I've really let cult classic Twin Peaks pass me by for the 25+ years since it first screened. I've been so oblivious that I visited Snoqualmie Falls while in Washington last year, soaking up the scenery without any awareness that it's the most iconic landmark in the show. But some friends have brought me into the TP fold in the lead-up to series' highly anticipated third season - we've been meeting up to watch each season's premiere, studiously working through subsequent episodes at home, then reconvening for each finale. Our meet-ups are the perfect opportunity for some themed food.
One of the more prominent foods in Twin Peaks is the cherry pie at the Double R Diner. Agent Dale Cooper urges every town visitor he encounters that it's "worth a stop". We're long past cherry season here, but I've always been partial to tangy jarred Morello cherries and there are plenty of recipes online that use them. I picked this one from popsugar almost at random, and was rewarded disproportionately well for my scant research.
It's a recipe with a crumbly, buttery crust you can whip together in a food processor. The filling stirs up in a bowl and doesn't need any cooking before it hits the pastry. The key effort here is assembly - rolling out and molding the crust, then looping together a lattice over the top. In the oven, the pastry browns fast but the filling needs a while to set. I usually eat pies warm, but I made sure this one had a couple of hours to cool, the all-American way. It was a good decision - the cornflour sets the filling just so, it's sweet and just a little sour, and the drop of almond essence lends it a hint of cherry-cola that's absent from Aussie desserts.
I cannot fault this pie! I'll make it again, and I won't change a thing about it. (Maybe one day, in a fit of generosity, I'll make it with something more vegan-friendly than butter, but that's it.) Regardless of how I feel about the third Twin Peaks season, I'll have it to thank for this remarkable recipe.
Cherry pie that's worth a stop
(slightly adapted from a recipe on popsugar)
2 1/2 cups plain flour
1 tablespoon caster or icing sugar
1 teaspoon salt
1/2 cup very cold water, plus more as needed
1 cup plus 2 tablespoons sugar
3 tablespoons cornflour
1/2 teaspoon salt
5 cup pitted and jarred morello cherries (approx 2 x 680g jars)
juice of 1/2 a lemon
1/4 teaspoon almond essence
1 tablespoon cream plus more, to serve
Place the flour, sugar and salt in a food processor; pulse to combine them. Slice the butter into cubes and drop them into the food processor; blend until the mixture has an uneven coarse crumb texture. With the blades running, gradually pour the water into the processor through its spout, until the dough just holds together. Turn off the processor. Turn the dough onto a bench and form it into two balls. Wrap them in plastic and refrigerate them for at least an hour.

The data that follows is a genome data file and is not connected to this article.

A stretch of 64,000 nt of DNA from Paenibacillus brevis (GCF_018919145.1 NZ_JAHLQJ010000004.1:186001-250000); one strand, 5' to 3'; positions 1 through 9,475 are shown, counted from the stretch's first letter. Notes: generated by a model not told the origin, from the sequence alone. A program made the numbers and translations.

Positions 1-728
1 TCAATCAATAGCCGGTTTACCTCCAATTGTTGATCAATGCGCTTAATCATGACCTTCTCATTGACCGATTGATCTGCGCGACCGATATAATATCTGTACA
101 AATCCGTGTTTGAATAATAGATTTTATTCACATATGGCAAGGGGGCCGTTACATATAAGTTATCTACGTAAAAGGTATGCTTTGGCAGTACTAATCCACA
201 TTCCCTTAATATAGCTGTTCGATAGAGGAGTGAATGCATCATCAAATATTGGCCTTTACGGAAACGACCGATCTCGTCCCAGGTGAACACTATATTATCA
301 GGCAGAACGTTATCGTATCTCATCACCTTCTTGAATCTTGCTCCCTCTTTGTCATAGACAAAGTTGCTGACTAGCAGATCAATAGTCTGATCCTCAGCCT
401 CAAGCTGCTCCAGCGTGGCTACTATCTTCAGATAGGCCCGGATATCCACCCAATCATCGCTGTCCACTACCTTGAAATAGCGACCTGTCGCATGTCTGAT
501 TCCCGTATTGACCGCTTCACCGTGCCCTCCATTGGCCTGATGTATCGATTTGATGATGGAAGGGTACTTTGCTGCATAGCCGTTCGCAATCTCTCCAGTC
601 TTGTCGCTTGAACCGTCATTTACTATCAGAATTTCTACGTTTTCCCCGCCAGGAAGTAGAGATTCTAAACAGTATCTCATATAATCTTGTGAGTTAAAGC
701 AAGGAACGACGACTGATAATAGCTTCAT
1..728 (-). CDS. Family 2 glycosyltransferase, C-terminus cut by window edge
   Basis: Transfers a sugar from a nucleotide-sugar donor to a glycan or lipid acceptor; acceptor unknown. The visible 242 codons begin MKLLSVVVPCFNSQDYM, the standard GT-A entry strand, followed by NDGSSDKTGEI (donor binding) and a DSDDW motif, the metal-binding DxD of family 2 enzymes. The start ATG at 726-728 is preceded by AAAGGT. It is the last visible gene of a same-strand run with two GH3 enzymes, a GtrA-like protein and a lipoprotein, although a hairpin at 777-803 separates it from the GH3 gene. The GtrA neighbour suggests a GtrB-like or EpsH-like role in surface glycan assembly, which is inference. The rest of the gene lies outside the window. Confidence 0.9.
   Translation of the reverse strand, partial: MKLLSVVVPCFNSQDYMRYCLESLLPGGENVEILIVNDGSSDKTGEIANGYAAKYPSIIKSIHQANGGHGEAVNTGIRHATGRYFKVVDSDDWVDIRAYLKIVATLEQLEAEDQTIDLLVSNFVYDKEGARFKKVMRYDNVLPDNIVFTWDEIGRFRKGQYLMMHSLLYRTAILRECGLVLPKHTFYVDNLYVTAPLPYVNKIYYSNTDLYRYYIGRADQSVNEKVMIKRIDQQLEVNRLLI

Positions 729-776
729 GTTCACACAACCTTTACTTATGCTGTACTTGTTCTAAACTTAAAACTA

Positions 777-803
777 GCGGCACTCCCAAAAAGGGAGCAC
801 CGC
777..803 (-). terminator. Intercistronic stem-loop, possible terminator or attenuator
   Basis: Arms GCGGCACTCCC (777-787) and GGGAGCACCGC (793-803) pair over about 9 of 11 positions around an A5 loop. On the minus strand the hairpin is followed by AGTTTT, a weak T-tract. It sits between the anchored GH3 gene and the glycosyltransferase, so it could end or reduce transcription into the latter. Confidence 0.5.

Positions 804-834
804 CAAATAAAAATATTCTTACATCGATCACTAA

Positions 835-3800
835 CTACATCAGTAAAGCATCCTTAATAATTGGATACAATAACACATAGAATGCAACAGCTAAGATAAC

In a large bowl, stir together the cup of sugar, cornflour and salt. Fold in the cherries, lemon juice and almond essence. Let the flavours sit and mingle for at least 30 minutes.
Preheat an oven for 220°C. Lightly spray a pie dish with oil.
Sprinkle flour over a clean bench and retrieve one of the pastry dough balls. Roll it out to fit the pie dish, with a bit extra to overhang. Gently ease the pastry into the dish, leave the overhang and pop it in the fridge.
Retrieve the second dough ball and roll it out so that it could fit the top of the pie with some overhang. I sliced it into 1.5 cm strips to form a lattice, but you could also leave it in a big flat sheet.
Pull the pie dish from the fridge and spoon in all of the cherry filling. I was nervous about all the liquid I had, but it set up fine once this got baking. Place the top pastry onto your pie; I used the photo instructions on Simply Recipes to make my lattice. Trim any major pastry overhangs and crimp together the edges with your fingers or a fork. Brush the top of the pie with the tablespoon of cream and sprinkle it with the remaining sugar.
Bake for 15 minutes. Turn the oven down to 190°C, and bake for a further 50 minutes. Keep an eye on it and put foil around the edges of the crust if it looks at risk of burning.